Monday, July 9, 2018 at 7:37 AM

Colonial Ties Have Europe in Knots Over African Migration

Posted by Anthony L. Hall

Sadly, the tragedy of African migrants dying in the Mediterranean Sea has become even more commonplace than the tragedy of American blacks dying in encounters with the police.

According to the International Organization for Migration, 1,412 migrants lost their lives on the latter-day Middle Passage – from Africa to Europe – just this year (as of July 5). This brought the tally for whom the bell tolled to 9,586 since 2014, when this crisis reached the tipping point … of no return.

Frankly, there seemed (indeed seems) no end to Africans fleeing their homes to be free. Here is how I bemoaned this (with apologies to Shakespeare) in “Europe’s Migrant Crisis: Sowing Seeds of Unintended but All Too Foreseeable Consequences,” September 7, 2015:

Like as the waves make towards the pebbled shore,

So too will Africans take to the sea;

All changing place with those who went before,

In droves these poor souls will continue to flee.


‘Europe’s migrant crisis can be solved only in Africa,’ President Macron said in Nigeria yesterday. … ‘We need more Africans to succeed in Africa. … These people, given the magnitude of this wave, cannot be accepted, at least, not all of them.’

(The Times, July 6, 2018)

Surely no self-respecting African would disagree. The problem is that African leaders are the ones who created the conditions that caused this crisis. Yet all they’re offering to solve it are hollow words.

This was the case following a recent emergency AU summit at which they established an African Observatory for Migration and Development to coordinate response:

‘Africa should not just react to decisions taken outside. We should have our own narrative,’ Mr Bourita, Morocco’s foreign minister, told the BBC.

To curb migration, African states needed to invest in young people, who were ‘an energy’, Mr Bourita said.

(BBC, July 7, 2018)

Except that African leaders are not even reacting to the decisions European leaders are taking to combat this crisis. For a little perspective, just imagine the eye-rolling exasperation in the United States if El Salvador’s foreign minister were quoted saying that Central American states needed to invest in young people to curb migration to the United States.

There’s no explaining this shameful salutary neglect by African leaders. But here is how I have expressed my abiding lament:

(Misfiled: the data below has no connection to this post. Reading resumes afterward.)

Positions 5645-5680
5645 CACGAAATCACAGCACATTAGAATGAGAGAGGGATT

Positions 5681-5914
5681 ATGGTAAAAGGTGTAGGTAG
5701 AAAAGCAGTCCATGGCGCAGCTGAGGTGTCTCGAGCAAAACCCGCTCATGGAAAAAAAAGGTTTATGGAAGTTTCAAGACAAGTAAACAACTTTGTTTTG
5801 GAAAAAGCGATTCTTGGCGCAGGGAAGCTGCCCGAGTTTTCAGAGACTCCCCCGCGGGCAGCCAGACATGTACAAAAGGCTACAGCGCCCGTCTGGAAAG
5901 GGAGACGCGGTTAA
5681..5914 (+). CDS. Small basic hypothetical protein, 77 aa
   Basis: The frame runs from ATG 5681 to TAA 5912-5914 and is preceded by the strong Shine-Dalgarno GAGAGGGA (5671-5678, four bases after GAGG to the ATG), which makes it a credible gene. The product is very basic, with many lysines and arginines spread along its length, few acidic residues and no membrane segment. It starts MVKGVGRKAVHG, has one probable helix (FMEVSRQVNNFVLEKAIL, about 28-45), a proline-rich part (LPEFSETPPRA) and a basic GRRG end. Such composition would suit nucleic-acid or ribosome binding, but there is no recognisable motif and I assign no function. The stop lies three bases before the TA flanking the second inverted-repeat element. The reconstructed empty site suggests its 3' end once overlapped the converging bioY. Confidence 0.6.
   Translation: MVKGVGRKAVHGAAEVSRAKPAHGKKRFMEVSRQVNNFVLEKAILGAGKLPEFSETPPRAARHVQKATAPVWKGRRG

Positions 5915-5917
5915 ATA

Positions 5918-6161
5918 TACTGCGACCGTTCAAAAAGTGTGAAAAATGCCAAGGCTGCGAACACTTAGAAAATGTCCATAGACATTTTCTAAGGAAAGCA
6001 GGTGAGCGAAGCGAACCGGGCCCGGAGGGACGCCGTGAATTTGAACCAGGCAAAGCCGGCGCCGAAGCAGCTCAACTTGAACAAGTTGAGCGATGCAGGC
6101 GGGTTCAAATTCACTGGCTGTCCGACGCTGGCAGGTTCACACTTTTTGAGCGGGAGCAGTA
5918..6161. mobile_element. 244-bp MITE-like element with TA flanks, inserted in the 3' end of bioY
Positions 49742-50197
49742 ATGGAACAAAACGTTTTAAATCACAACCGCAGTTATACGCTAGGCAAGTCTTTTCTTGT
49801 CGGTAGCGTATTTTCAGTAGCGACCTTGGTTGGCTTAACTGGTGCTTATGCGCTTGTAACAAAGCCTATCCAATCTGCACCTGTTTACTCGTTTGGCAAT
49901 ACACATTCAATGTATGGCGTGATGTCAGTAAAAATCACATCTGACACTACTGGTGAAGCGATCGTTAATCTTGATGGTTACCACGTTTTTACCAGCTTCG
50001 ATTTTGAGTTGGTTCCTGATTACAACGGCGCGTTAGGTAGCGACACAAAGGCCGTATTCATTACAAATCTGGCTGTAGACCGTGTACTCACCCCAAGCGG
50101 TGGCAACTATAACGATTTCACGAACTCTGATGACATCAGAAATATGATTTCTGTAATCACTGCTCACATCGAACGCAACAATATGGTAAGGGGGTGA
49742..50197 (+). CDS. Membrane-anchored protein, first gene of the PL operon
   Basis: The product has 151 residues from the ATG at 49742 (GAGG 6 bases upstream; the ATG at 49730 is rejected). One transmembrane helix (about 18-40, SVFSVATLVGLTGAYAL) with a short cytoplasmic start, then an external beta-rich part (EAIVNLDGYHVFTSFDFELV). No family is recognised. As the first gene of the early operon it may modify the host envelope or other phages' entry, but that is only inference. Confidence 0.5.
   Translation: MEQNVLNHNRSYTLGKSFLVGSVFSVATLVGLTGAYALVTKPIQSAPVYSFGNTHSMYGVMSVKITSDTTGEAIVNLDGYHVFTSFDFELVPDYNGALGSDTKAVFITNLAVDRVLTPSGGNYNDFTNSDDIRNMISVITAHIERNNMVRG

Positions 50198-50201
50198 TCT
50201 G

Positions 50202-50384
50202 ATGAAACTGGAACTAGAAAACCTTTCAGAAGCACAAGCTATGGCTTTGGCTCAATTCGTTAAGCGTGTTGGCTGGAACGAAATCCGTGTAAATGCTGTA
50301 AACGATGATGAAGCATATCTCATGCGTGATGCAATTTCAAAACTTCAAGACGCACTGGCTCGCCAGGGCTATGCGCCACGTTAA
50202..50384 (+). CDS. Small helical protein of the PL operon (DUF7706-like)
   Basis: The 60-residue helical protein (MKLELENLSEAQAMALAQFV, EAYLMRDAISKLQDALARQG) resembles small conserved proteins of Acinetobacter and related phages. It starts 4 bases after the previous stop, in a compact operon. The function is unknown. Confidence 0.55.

I just hope the damning irony is not lost on any proud African that, 50 years after decolonization, hundreds of Africans (men, women, and children) are risking their lives, practically every day, to subjugate themselves to the paternal mercies of their former colonial masters in Europe.

(“African Migrants Turning Mediterranean Sea into Vast Cemetery,” The iPINIONS Journal, February 12, 2015)

Which raises the question: Why are European leaders trying so much harder to solve this crisis than their African counterparts? Put another way: When are African leaders going to finally relieve their European counterparts of the presumptive “white man’s burden” that rationalized European (and American) imperialism throughout the late 19th and early 20th century?

Nothing betrays this neocolonial burden quite like the political capital German Chancellor Angela Merkel has spent. Most notably, her attempts to treat millions of African migrants humanely had her fending off threats not just to bring down her coalition government, but also to blow the European Union asunder.

Arguably, xenophobia and racism blind her European colleagues to the potential benefits of assimilating young Africans to compensate for Europe’s rapidly aging population.

I commented on how she and they have coped (and are coping) with the challenges of African migration in “Europeans Erecting Fences to Maintain Good Relations with African Neighbors,” October 8, 2005, “Migrant Invasion Causing Humanitarian Remorse in Germany,” September 28, 2015, “Merkel Betraying Migration Policy that Won Her ‘Person of the Year’,” December 21, 2015, and “Truth about Viral Image of (Another) Syrian Boy,” August 24, 2016.

Unfortunately, EU leaders have been vacillating for years between assimilating and repatriating these “tired …poor … tempest-tost” Africans. This was the case following a recent emergency EU summit at which they produced yet another wishy-washy resolution:

EU leaders agreed Friday controlled migrant processing centers would be set up on a voluntary basis to help distinguish between legitimate asylum seekers and undeserving migrants, who will be turned back.

Under the agreement, the locations of the screening centers will be in countries where migrants first arrive, but it’s not yet clear which countries will host the centers. Nations in northern Africa were previously mentioned as possible sites.

(UPI, June 29, 2018)